It is almost impossible to believe that powers within the Pakistani government were not sheltering bin Laden. And it's certainly plausible that other Pakistani actors would sell him out. But the part of the Hersh narrative about the US and Pakistan cooking up a fake raid together? It's absurd. You would never, ever, do things that way, with so many moving parts and so many ways for the thing to blow up in your face. What you would do is have the Pakistanis shoot bin Laden and fly his body to a convenient hut in Afghanistan. And the idea that Pakistan officially sold bin Laden out, in return for military aid and a "freer hand" in Afghanistan is complete rubbish, as in fact they got less aid and less cooperation out of us after the raid. So big parts of the story absolutely stink, and I can't see any good reason to believe the specific details even on the plausible aspects.

Penetration of enemy air defenses by helicopter raids are not only possible, but fairly common.

Remember Eagle Claw in 1980? Several US helicopters and C-130s penetrated hundreds of miles into Iran.

Combat SAR by helicopter to rescue downed pilots is also quite common. Bosnia, Serbia etc. Penetrated into enemy territory in precisely the places where other aircraft had been shot down.

It's not unlikely that stealth helicopters (like the ones we know they used), would have penetrated that deep into Pakistan without being detected.

Hence, there's not much of a reason to question the official story. Why would they be making up a lie?

Yes, 'Eagle Claw' - how could we forget this?

That was thirty five years ago, AIG. Radar technology has improved since then.

Oh, and 'stealth' ain't 'stealth'. Ever hear of Vega 31?

btw, there was just one so called 'Stealth helicopter'. And the Yanks couldn't even land it in the compound. Hence the need for the backup Chinook.

A bit too similar to 'Operation Eagle Claw'. Not even close.

Google "radar horizon".

"Penetration of enemy air defenses by helicopter raids are not only possible, but fairly common. - See more at:"

indeed, that has LONG been a benefit of low-flying, slow-moving helicopters over other types of aircraft. We ought also to remember that the helicopters used in this raid (and compromised because of it) were both very secret and specifically designed to evade air-defenses.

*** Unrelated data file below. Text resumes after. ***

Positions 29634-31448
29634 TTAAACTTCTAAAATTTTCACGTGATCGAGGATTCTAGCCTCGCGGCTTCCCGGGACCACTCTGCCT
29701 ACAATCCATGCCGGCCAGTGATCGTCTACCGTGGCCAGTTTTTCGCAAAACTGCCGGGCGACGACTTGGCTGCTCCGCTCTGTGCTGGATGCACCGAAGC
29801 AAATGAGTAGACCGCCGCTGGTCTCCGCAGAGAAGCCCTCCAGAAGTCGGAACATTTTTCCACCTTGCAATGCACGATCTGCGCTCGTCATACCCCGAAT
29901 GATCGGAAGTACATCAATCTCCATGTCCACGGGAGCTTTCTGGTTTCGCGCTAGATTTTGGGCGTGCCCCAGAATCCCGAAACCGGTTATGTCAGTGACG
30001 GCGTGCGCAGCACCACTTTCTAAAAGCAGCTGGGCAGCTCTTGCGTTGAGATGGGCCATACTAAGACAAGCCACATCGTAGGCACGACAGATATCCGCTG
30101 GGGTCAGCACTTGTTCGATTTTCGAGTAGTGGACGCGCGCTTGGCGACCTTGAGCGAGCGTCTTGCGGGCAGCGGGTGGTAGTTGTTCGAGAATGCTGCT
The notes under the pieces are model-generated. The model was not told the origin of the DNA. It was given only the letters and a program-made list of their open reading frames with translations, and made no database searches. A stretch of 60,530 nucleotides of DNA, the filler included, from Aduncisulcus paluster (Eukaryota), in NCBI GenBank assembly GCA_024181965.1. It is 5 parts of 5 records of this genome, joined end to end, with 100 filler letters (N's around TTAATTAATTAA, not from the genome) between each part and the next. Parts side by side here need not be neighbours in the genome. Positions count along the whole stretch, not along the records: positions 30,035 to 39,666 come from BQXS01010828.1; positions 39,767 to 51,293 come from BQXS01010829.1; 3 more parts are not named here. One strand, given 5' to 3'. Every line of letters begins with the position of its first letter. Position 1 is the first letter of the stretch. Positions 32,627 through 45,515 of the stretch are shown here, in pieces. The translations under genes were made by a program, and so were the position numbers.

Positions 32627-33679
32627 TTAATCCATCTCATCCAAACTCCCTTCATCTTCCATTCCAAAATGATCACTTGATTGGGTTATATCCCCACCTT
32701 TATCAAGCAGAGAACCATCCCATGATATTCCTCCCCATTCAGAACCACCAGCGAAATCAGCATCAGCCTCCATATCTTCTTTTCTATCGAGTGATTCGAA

If you had permission to cross the airspace, why risk compromising your top-secret, super-expensive experimental airframe?

This story makes no sense.

The problem with a bounty for Bin Laden is that almost anyone *not* in a position to claim it has an incentive to provide false information to the US. What better way to bother your rival than to report that he was hiding Bin Laden? And there's a lottery element to it. Maybe your rival is actually hiding bin Laden so your fake tip might 'win' you $25M!

Likewise those who are in a position to know don't need a bounty. If a high ranking Pakistani officer knew about Bin Laden, I'm sure the CIA would have been willing to negotiate something nice. So the bounty wouldn't be necessary unless it just signals that the US didn't consider Bin Laden some type of head of state so would be willing to pay for his head.....

More challenging would be how you could get the offer of a bounty to a non-elite person who might be motivated to collect it by supplying information? A regular guy in Afghanistan probably would be putting his life at risk trying to turn in Bin Laden unless he had 100% perfect information and could communicate it to the US. More creative options are probably needed. For example, perhaps instead of a bounty pose as a wannabe jihadist supporter and offer $10K to get a sealed message to Bin Laden. The purpose would be to trace out paths his network would take to communicate with him but those 'collecting' the bounties may not even realize who they are really working for.

Tabarrok & Goffman are two social scientists who know what's wrong with the criminal justice system. Now they are leaving the ivory tower and hitting the streets with brass knuckles and semi-structured interviews. They're bounty hunters who hate the government and love young black men. Coming this summer to MSNBC.

Thirty years ago, reviewers for Time were acerbic about the Hersh offering of the day. Martin Peretz, who had personal knowledge of one sequence of events delineated in that book, said that if that tale was of a piece with the rest, the book was a sham (as were Hersh's claims to have interviewed 1,000 people for the volume). His 1991 offering was taken apart by reviewers who remarked that it was largely based on the yarns of a man named Menashe who had worked as a translator in military intelligence in Israel. His 1997 offering was ridiculed by Garry Wills in the Washington Post for its illogic and Hersh's reliance on a man he knew perfectly well was a fatasist/fabricator.

Is there some point at which your credibility is so besmirched that libertarian pundits no longer find the investment of time worthwhile?

Libertarian pundits deam of having a reputation that is only besmirched.

Sy Hersh's interview.

Personally I found the comments about how bin Laden was already marginalize and hostage of the Pakastan military/intellegence community being held for the appropriate exchange most interesting. Looking at a Wiki ('s not clear there was a real change in the output frmo that organization or not.

My gerneral reaction was "How Orwellian". Are both stories Big Brother is telling us about "the war"? Not saying that's my belief here just that was my general reaction.

Make enough of a practice of offering large bounties for bad guys, and you will certainly succeed in creating a profession of killers-for-hire.

But do we really want one? Because once it is out there, other potential customers (besides the US government) will find them useful. And some of those customers will be hostile national governments, as capable as the US of offering asylum to the killers.

Comments for this post are closed